Important notice: The information on this web page is under review.
We’ve made improvements to the serving size information on food labels based on feedback from consumers and stakeholders. Learn about these changes.
On this page
Changes to serving size
The changes to serving size are based on regulated reference amounts, which represent the amount of food typically eaten by consumers in one occasion.
Serving sizes will also be more consistent, making it easier to:
compare similar foods
know how many calories and nutrients are being consumed
The changes are different for single-serving and multiple-serving prepackaged foods.
Single-serving prepackaged foods
On single-serving prepackaged foods containing up to 200% of the reference amount for that food, the serving size will be the amount in the whole container.
As an example, the reference amount for milk is 250 mL. For containers up to 500 mL (200% of 250 mL), the serving size shown will be the amount of milk in the entire container. As the following figure demonstrates, on a 473 mL carton of milk, the serving size will be shown as ‘Per 1 carton (473 mL).’
Multiple-serving prepackaged foods
On prepackaged products that contain more than one serving (also known as multiple-serving prepackaged foods), serving sizes will be in an amount as close as possible to the food’s reference amount.
Serving sizes for these products are based on the type of food, such as:
foods that can be measured
foods that come in pieces or are divided
amounts of foods that are typically eaten in one occasion
These factors help the food industry make serving sizes more consistent for similar foods.
The following examples show how serving size will appear depending on the type of food product.
1. Foods that can be measured
For foods that can be measured, like yogurt, the serving size will be shown as a common household measurement, such as:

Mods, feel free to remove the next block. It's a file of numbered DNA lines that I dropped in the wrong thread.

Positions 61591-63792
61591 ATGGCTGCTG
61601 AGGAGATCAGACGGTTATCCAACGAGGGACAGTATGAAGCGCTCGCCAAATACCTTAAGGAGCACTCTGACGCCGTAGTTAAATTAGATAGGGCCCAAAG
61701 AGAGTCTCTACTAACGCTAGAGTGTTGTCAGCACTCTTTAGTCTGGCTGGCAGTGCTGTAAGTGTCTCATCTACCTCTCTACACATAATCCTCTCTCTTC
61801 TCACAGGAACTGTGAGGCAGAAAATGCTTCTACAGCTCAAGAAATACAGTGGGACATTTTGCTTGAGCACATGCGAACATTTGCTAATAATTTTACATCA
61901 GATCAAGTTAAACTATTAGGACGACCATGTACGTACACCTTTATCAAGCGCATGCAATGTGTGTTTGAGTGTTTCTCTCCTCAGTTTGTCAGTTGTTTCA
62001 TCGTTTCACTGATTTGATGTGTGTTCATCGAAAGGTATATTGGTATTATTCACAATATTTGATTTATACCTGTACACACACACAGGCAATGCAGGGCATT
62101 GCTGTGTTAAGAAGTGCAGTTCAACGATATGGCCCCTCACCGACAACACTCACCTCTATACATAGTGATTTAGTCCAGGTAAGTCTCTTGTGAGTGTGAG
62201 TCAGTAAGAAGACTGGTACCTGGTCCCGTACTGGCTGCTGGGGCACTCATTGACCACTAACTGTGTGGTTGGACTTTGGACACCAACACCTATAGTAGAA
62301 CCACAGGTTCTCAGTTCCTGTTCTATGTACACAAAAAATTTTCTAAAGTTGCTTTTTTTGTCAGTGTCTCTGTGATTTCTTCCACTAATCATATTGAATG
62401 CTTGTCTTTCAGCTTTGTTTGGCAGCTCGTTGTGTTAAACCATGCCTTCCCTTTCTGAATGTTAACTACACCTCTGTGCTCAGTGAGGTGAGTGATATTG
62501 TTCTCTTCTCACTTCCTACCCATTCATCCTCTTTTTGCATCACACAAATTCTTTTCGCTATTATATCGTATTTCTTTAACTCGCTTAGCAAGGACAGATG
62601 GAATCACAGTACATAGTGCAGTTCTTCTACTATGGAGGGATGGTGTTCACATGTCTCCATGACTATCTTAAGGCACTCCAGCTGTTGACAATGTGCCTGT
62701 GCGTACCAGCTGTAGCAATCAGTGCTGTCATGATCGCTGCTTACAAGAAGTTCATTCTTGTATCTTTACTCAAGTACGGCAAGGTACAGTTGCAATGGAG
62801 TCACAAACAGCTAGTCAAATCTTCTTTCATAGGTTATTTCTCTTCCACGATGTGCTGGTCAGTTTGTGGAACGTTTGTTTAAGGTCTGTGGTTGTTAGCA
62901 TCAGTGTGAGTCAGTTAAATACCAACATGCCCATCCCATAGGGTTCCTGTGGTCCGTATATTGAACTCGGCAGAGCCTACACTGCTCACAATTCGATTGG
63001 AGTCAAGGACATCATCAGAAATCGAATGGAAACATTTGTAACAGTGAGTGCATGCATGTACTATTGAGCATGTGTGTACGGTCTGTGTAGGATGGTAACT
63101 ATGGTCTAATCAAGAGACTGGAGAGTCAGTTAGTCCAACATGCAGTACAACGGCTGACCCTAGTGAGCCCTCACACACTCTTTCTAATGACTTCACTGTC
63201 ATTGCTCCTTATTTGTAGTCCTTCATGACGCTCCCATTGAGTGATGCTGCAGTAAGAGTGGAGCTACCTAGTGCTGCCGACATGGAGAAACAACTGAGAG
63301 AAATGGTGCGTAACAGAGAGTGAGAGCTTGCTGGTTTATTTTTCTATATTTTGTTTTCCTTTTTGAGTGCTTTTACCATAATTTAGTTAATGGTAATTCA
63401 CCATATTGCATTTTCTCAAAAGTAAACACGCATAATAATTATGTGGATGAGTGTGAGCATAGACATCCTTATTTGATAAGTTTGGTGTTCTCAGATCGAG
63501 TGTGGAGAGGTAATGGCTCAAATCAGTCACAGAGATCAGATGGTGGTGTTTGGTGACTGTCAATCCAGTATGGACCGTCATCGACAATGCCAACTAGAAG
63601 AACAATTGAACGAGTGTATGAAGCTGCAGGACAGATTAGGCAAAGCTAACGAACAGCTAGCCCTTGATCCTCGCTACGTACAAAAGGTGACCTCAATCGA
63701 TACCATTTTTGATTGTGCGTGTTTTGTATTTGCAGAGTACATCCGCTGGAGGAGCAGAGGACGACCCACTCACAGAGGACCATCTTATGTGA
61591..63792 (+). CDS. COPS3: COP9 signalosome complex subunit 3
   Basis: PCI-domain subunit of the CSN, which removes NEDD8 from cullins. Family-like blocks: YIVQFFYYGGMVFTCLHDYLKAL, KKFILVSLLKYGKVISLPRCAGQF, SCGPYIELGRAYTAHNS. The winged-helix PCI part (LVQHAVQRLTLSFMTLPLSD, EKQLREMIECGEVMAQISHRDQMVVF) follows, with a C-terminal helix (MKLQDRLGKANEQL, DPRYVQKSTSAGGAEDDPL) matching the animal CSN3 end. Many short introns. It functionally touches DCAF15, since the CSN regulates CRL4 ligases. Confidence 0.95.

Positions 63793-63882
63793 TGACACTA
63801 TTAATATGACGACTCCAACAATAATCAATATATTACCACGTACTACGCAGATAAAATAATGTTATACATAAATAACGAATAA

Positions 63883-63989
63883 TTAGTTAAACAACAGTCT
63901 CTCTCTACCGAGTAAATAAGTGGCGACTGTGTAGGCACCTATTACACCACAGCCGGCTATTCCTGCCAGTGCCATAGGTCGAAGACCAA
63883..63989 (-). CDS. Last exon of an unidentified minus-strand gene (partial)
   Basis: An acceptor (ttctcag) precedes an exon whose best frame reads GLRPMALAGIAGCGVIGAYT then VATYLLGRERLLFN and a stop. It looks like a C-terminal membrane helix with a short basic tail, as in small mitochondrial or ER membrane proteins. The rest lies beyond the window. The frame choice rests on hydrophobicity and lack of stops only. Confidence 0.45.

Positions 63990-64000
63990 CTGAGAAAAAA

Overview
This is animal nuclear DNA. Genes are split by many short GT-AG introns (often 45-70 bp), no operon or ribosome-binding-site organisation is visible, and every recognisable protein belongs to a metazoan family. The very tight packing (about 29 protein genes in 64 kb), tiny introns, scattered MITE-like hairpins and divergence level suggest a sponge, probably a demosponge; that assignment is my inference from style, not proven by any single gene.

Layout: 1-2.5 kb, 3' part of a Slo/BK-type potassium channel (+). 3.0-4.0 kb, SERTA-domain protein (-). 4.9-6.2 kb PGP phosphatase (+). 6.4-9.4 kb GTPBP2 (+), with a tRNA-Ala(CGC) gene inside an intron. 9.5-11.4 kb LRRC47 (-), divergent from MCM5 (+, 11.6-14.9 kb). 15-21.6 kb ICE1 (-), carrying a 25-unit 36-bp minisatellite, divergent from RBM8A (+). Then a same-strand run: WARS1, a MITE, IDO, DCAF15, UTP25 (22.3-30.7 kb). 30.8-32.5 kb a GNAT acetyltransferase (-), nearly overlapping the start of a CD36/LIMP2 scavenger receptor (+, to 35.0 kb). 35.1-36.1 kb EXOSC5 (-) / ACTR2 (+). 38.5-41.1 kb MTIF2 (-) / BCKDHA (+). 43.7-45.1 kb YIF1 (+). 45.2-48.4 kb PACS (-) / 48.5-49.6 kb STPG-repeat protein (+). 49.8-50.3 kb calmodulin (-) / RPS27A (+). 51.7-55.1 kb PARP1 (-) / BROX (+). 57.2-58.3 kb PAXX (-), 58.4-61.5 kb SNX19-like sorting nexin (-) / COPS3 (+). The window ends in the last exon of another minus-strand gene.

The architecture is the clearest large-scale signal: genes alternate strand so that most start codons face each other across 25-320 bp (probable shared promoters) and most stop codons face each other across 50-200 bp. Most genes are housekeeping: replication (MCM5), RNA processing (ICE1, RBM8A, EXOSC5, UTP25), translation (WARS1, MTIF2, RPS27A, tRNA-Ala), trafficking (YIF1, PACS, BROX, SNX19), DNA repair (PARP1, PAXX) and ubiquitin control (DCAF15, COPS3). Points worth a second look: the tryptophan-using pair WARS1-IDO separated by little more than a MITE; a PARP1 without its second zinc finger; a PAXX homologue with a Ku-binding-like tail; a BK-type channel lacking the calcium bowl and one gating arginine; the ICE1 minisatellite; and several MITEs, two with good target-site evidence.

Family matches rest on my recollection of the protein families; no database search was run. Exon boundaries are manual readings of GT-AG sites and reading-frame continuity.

This will be paired with its metric equivalent in millilitres (mL) or grams (g). Similar products will have the same millilitre or gram amount, which will make them easier to compare.
For example, yogurt has a reference amount of 175 g. This amount of yogurt is what you might typically eat at one sitting. So, the serving size on all tubs of yogurt will be based on 175 g. Having a consistent serving size makes it easier for you to compare different tubs of yogurt.
2. Foods that come in pieces or are divided
For foods that come in pieces like crackers, or are divided into pieces before eating like lasagna, the serving size will be shown as either:
the number of pieces or
as a fraction of the food
This will be paired with its weight in grams. Similar products will have the same or very similar gram amounts.
For example, the serving size on cracker boxes will have to be as close to 20 g as possible. This is because 20 g is the reference amount. While the number of crackers may change from product to product, weights will be very similar. This will make it easier for you to compare different types of crackers.
3. Amounts of foods that are typically eaten in one occasion
For certain foods like sliced bread, the serving size will reflect the way they’re typically eaten in one occasion, followed by its weight in grams.
For example, the serving size on a bag of bread will show 2 slices of bread and its weight in grams. This reflects that most people eat 2 slices of bread at one time. This will make it easier for you to compare different types of bread.